Say you want to be a freelance writer. But you’re not the kind of person who just fell into the business by chance when you were on the high school paper and then naturally had contacts for bigger and better things eventually ending in a lucrative career with clients calling you and not the other way around. (Run-on sentence. Deal.)
Instead, say you’re the person who has fiddled with their life for years doing one thing or the next without much drive, or with a vague sense that you’d like to write for a living but somehow didn’t know where to begin. Say you’re like a lot of other people who are just like that, and you wake up one day to realize that writing would make your life complete, but maybe the window has closed, leaving you staring out it wondering if the train had already left the station. (Run-on AND mixed metaphors! Sheesh!)
The problem with getting a writing job is that it requires you already to have written. Whether you are applying for a gig writing articles for cheap online or trying to convince the local ice cream shop to hire you and write their advertising, without fail they all want to see a sample of what you can do. If you’re like that cartoon character who pulls his pockets inside out only to reveal the starving moth, you are wondering where the writing sample comes from when you have never been hired to write in the first place.
Good news, buddy. Getting writing samples is a piece of cake. Here, take notes:
- Just start writing: Does the client really care if you are already published? Maybe, and maybe not. What they do want to know is that you can write. Sure, it’s more impressive if you can send a copy of a published article or a link to some major online work. But when you don’t have that, make your own articles. Start with a list of your favorite subject, then write some statements that focus on a specific idea in that subject. A good article will offer a different slant on a familiar subject. Voila! Writing samples.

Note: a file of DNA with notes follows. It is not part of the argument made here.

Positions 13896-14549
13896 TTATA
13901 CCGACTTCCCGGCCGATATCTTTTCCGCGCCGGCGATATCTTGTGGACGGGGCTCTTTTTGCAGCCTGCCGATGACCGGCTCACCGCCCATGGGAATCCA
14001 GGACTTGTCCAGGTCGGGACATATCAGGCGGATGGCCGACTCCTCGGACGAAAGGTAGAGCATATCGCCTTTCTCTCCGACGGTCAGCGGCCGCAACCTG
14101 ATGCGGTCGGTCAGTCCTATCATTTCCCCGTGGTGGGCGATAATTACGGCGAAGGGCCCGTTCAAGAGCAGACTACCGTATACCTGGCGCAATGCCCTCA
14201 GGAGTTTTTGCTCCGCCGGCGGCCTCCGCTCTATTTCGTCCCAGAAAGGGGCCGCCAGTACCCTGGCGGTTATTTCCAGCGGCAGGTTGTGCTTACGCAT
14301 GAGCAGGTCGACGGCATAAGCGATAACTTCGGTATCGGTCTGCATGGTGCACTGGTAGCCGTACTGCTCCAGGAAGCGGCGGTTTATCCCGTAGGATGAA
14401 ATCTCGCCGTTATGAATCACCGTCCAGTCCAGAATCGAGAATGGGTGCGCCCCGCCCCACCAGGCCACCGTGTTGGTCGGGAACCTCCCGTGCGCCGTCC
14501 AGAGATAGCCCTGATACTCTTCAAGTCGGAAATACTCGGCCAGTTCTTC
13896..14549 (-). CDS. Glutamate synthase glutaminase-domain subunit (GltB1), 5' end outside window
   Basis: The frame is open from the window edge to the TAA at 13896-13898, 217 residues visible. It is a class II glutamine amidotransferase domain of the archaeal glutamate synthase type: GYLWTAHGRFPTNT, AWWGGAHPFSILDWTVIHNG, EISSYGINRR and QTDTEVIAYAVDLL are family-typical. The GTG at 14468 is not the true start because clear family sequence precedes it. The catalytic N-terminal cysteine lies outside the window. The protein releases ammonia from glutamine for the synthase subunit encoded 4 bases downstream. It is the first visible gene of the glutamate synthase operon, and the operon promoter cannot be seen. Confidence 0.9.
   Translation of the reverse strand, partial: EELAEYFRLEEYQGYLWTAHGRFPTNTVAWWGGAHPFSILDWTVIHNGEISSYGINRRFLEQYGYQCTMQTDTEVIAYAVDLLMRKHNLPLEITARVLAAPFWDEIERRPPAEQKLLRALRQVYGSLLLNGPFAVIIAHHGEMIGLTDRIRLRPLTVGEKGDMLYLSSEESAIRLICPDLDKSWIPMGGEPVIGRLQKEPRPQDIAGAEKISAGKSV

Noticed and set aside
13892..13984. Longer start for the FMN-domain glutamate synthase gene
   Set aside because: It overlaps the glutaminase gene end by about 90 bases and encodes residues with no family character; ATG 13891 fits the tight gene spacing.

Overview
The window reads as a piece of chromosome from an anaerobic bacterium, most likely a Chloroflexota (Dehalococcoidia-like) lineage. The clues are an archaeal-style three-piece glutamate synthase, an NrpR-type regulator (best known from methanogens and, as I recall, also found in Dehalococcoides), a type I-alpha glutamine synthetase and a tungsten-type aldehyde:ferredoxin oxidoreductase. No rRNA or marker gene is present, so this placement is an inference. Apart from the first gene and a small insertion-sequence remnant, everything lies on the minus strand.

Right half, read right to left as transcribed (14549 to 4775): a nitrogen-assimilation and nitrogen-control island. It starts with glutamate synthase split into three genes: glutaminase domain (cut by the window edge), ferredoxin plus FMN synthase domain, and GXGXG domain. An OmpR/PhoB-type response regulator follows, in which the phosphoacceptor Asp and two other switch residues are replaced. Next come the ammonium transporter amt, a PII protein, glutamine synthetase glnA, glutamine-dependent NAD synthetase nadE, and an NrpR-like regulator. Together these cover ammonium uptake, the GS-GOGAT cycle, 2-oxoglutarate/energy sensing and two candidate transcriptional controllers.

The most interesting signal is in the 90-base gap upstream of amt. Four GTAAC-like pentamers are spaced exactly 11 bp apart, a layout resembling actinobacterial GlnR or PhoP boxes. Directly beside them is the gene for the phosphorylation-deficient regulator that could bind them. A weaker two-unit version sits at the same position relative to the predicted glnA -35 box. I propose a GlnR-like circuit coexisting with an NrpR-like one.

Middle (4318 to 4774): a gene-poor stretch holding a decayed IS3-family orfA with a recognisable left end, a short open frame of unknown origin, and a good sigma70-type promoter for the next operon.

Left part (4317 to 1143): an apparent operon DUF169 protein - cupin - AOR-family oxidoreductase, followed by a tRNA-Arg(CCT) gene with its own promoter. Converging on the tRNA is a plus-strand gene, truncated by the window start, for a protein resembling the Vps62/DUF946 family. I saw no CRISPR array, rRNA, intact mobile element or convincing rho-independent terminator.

- Apply to those online writing sites: Most or all of the many online content mills and magazines (Suite101, Examiner, Demand Studios, etc.) ask you to provide a brief article in their style or using their subjects. They will probably suggest an article topic. Take a moment and write a solid article for them. But here’s the trick: save the article for your portfolio. And why not? You put the effort into it. View it as your first writing assignment for a client. But you’re not working for them yet. As far as I know you can keep and use the article as a writing sample for another potential client. (Just don’t take my word as gospel on this. Check out the client’s rules first!)
- Write a blog. Yes, just like this one. Maybe better. If you are writing a blog you are creating writing samples with each post. Now, I’m not talking about your blog where you tell your peeps how you told off the guy in the car ahead of you. Instead, write the kind of blog that is creative and showcases your professional style and the kind of subjects you like to write about.
Keep everything. Post them on your blog. Post them at ezinearticles.com or any of 100 free article hosting sites. Point potential clients them. Link to them from your own site if you have one. Before long, you will have a portfolio to be proud of, one you may add to when the clients come knocking on your door.
I’ve just put up two new articles as the Kettle Moraine New Dads Examiner on Examiner.com. Both are about being unemployed, and list things to do and not do. Start with this one.
It’s been almost two weeks (or so…time moves differently now) since I was laid off. In addition to searching for another chemist gig I’m digging for some writing work. I have to admit I’ve wanted to be a freelance writer for a while, daydreaming about it during my lunch break, but didn’t have the time to do anything about it between work and traveling to work. Well, I have the time now. Can’t submit resumes all day without going bonkers.
Looking through the subject on the Interwebs it seems the most common question on people’s lips are “how do I get started freelancing?” What’s more, most of the freelance job boards offer work for peanuts. What’s a scribbler to do?